Home > Kids > Childhood Safety > Food Safety > Canning Foods with Care
|

Canning Foods with Care

In Grandma's day, this canning process was called “putting up” food. Before freezers, the best way to capture the bounty of each season was to preserve foods at home. Although the process is called canning, it's done in glass jars rather than tin cans. All the recipes in this chapter can be refrigerated for up to three weeks without the step of sterilizing the food. If you want a longer shelf life that doesn't require refrigeration—canning—then you need to know the process for sterilizing.

The Right Stuff

You can't just use any old jar for canning. There are special jars made just for canning—and special lids. The lids are really two parts: the round disk center and the metal screw band with a rubber insert. The rubber insert forms a vacuum seal. You'll find the right jars in most supermarkets as well as kitchen specialty stores.

Hot Bath for Health

In preparation for canning, wash the jars and all parts of the lids in hot, soapy water. Place a metal rack into a large pot and place the jars on the rack. The jars should not sit directly on the bottom of the pot, or they might break from the heat.

Add hot water to cover by 1 inch. Bring the water to a boil and boil for 10 minutes. Leave the jars in the hot water. Put the lids and screw bands in another pot and bring the water to a boil. Remove the pan from the heat, and leave the lids submerged until ready to use.

The jars are now ready to fill. If you're expecting to eat the food in a few weeks and don't need to know about further sterilization, skip the next few sections and go right to the recipes.

Second Sterilizing

Drain one jar at a time using tongs and spoon the filling to within ¼ inch of the top so that the level is correct to create a vacuum seal. Wipe the rim clean with a damp hot towel, then drain a lid and screw band and seal the jar tightly. Do one jar at a time, so the jars and lids stay submerged in water until they are filled.

Now comes the processing. Put the filled, sealed jars on a rack in a large pot, making sure that the jars do not touch one another. Pour boiling water over them by at least 1 inch, and boil the jars over medium heat for 15 minutes. Remove the jars from the water bath with tongs, and let them cool on a rack.

Testing Time

Once the jars are cool, press down on the button in the center of the lid with your finger. If the button stays down, the jar is sealed and can be stored in a cool place for up to a year. If it pops back up, refrigerate the jar and enjoy the contents within a few weeks.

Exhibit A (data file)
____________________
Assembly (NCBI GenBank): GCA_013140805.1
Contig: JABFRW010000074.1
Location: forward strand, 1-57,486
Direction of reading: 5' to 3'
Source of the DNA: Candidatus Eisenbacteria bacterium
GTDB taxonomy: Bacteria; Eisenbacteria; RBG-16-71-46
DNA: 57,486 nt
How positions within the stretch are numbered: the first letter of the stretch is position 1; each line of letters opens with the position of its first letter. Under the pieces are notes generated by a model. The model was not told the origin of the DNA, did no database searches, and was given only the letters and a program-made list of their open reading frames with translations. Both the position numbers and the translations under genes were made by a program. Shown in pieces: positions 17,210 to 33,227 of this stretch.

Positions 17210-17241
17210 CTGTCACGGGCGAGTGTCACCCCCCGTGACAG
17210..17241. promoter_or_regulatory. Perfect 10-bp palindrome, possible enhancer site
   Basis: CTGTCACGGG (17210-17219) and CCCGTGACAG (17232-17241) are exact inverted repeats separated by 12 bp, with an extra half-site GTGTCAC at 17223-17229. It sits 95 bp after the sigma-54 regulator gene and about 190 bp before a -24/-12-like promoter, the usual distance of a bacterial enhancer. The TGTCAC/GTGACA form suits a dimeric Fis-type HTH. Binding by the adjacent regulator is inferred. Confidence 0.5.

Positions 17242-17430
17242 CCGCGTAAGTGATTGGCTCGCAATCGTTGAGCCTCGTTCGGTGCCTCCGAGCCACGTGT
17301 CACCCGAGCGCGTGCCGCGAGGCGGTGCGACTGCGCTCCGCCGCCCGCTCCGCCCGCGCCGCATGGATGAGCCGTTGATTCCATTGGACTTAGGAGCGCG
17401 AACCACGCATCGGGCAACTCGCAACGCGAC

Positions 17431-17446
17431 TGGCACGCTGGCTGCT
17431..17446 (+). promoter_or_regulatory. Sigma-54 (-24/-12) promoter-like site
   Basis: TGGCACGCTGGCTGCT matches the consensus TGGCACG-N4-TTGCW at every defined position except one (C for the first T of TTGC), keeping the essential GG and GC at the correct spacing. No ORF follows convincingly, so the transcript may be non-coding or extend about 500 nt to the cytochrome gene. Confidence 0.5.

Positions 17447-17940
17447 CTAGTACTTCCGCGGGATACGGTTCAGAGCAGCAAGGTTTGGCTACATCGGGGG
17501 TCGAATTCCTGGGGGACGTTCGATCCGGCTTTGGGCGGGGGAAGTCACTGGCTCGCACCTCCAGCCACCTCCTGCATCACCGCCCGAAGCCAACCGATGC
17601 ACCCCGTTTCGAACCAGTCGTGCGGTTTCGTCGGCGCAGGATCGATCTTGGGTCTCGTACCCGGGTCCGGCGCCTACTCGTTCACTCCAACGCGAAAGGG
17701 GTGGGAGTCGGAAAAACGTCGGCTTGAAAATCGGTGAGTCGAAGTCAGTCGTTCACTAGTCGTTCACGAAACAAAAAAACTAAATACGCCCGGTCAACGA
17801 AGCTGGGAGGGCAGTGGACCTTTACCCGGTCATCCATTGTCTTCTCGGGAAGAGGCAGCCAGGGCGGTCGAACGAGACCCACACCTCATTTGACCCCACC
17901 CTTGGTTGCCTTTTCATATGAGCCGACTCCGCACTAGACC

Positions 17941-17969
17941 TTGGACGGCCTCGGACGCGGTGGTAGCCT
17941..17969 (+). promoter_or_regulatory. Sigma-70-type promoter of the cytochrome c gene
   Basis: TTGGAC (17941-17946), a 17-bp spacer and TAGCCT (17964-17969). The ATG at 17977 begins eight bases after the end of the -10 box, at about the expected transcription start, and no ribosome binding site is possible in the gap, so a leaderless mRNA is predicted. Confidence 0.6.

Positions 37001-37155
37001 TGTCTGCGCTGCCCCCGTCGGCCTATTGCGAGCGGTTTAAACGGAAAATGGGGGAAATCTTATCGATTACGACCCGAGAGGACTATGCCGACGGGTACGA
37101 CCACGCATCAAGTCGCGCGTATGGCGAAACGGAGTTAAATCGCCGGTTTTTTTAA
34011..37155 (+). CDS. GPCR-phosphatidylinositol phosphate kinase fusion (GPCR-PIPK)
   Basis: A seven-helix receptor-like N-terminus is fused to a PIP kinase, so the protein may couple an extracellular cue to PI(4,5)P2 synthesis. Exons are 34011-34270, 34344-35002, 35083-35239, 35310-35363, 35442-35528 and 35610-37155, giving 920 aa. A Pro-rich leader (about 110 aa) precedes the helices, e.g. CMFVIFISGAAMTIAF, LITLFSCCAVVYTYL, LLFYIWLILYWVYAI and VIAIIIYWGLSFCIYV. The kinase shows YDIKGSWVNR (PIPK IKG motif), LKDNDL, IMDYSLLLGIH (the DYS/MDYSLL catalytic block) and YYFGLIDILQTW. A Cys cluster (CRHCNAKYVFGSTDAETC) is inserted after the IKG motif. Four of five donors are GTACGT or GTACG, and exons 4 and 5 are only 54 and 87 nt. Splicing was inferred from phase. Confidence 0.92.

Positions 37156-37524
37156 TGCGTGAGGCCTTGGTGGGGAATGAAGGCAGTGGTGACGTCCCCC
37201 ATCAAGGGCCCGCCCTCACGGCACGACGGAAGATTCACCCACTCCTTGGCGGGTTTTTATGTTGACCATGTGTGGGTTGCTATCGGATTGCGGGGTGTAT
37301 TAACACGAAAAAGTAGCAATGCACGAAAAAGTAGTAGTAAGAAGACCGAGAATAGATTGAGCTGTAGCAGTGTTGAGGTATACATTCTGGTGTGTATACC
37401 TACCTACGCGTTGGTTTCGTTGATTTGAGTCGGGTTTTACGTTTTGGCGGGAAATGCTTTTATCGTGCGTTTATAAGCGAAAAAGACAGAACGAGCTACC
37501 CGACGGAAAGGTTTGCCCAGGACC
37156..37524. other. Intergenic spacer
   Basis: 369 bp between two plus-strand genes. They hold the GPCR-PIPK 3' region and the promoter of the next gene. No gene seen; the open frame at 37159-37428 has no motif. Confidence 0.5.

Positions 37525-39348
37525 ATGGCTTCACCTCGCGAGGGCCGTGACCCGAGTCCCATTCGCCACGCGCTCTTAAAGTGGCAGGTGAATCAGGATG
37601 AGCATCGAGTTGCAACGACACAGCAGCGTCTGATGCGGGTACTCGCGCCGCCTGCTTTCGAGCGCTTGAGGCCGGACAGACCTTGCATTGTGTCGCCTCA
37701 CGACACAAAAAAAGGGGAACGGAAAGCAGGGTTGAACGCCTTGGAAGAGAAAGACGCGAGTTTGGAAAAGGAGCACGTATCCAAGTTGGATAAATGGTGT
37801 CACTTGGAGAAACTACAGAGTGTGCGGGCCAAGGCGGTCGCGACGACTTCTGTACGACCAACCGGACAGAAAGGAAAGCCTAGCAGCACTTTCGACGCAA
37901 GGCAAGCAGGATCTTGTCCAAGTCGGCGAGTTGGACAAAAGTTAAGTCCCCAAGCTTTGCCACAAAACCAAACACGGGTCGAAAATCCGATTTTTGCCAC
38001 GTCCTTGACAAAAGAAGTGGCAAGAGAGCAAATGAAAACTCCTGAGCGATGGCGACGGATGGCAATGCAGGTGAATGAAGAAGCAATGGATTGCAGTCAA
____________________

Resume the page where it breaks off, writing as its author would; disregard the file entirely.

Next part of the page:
This last part is also important to know about every jar you buy in a supermarket. If the button in the center of the lid has popped up, the seal is broken. Don't buy it because the contents could be contaminated. Check your pantry frequently to make sure that all the buttons are still down, and discard any food if the button has popped up.

|

Excerpted from The Complete Idiot's Guide to Slow Cooker Cooking © 2003 by Ellen Brown. All rights reserved including the right of reproduction in whole or in part in any form. Used by arrangement with Alpha Books, a member of Penguin Group (USA) Inc.

To order this book visit Amazon's web site or call 1-800-253-6476.


stay connected

Sign up for our free email newsletters and receive the latest advice and information on all things parenting.

Enter your email address to sign up or manage your account.

Facebook icon Twitter icon Follow Us on Pinterest

editor’s picks

jack-o'-lantern creator

Design and print
your own
jack-o’-
lanterns!

GO

highlights

Top 10 Group Halloween Costumes for Families
These store-bought and Pinterest-inspired Halloween costume ideas for groups are the perfect way to show off your creative side at your Halloween party or while trick-or-treating.

Kindergarten Readiness App Wins Gold
Our Kindergarten Readiness app won the Gold Award of Excellence in the educational category at the 2014 Communicator Awards. This valuable checklist comes with games and activities to help your child practice the essential skills she needs for kindergarten. Download the Kindergarten Readiness app today!

12 Spine-Tingling Halloween Movies for Teens
Are you looking for a movie with just a little bit of spook-factor for your teen? Check out these 12 spine-tingling Halloween movies!

Find Today's Newest & Best Children's Books!
Looking for newly released books for your child? Try our new Book Finder tool to search for new books by age, type, and theme, and create reading lists for kids!